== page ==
The use of randomized experiments has become increasingly popular and prevalent in social science research. The US Department of Education has labeled randomized experiments as the “gold standard” in educational research, and the World Bank often requires developing countries to use randomization in determining the assignment and use of new policy.
The methodology of randomization
The University of Stavanger Business School now offers the course Randomized controlled trials in the social sciences to PhD students in the social sciences.
Professor Eric Bettinger from Stanford University is the course instructor, in collaboration with professors Oddny Solheim, Sigrun Ertesvåg and Mari Rege from UiS.
The course aims to provide future researchers with the tools required to plan and conduct randomized experiments.
It focuses on the methodology of randomization in social science research, discusses the practical aspects of running a randomized controlled trial, and introduces mixed method designs for investigating why or why not an intervention is effective.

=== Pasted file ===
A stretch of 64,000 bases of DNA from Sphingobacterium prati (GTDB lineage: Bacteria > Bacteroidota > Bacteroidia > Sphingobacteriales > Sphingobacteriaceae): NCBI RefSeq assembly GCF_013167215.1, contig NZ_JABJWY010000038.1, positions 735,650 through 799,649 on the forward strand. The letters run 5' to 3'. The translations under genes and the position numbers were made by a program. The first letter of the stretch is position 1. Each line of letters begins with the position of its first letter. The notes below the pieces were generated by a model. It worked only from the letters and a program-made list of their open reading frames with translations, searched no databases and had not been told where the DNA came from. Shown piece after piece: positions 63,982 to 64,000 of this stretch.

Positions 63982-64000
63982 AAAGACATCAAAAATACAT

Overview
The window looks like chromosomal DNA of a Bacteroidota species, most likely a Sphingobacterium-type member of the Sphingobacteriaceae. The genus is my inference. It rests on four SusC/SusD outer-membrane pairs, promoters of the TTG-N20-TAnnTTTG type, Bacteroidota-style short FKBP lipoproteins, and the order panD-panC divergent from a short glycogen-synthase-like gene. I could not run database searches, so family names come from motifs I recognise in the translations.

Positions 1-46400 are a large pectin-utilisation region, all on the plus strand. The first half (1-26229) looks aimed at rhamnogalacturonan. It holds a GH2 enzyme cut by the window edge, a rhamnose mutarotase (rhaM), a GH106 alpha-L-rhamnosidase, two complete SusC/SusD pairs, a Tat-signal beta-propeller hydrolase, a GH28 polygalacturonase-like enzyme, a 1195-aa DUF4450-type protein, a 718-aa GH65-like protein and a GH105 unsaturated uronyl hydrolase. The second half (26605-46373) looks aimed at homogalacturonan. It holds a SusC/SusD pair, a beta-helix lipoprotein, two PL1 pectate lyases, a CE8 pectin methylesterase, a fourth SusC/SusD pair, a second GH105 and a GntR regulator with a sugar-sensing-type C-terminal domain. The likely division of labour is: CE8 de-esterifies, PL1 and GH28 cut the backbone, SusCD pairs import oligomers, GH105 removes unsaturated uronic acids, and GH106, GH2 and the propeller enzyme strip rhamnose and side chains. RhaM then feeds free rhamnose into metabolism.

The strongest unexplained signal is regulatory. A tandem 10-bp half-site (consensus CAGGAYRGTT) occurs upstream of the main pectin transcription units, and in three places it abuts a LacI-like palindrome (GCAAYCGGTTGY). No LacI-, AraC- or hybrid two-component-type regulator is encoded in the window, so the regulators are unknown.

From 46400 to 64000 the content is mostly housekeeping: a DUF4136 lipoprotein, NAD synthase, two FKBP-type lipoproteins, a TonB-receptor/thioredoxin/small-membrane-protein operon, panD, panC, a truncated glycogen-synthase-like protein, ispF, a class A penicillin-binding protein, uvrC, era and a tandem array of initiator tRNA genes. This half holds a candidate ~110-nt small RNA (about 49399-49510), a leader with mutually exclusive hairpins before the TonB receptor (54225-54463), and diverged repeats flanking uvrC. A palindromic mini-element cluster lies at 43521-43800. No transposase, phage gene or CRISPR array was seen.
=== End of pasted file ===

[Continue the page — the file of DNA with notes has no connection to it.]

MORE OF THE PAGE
The course provides answers to questions such as: Why is randomization so compelling? What assumptions are inherent in randomized designs? What are the hidden challenges to randomization? Is randomization always the “best” empirical strategy? How does one design randomized experiments? Is clustering a problem to randomization?
World leading expert on RCTs
One of the foremost experts on conducting RCTs in the social sciences, Dr. Bettinger has been recognized multiple times for outstanding teaching. At Stanford University, he teaches courses on the creation, maintenance, evaluation, and ethics of randomized experiments in the social sciences. He has conducted over 50 randomized experiments in the field, and his experiments, including important experiments on higher education finance, mentorship, and educational vouchers, have been cited by policymakers throughout the world.
Randomized controlled trials in the social sciences is a one-week course (September 16-20 2019) of intensive lectures, PC-lab exercise and seminars. The course is open to interested PhD candidates at the University of Stavanger and other universities. Participants must be enrolled in a PhD program and must have master level knowledge of quantitative methods.
Click here for the complete course description, practical information and reading list.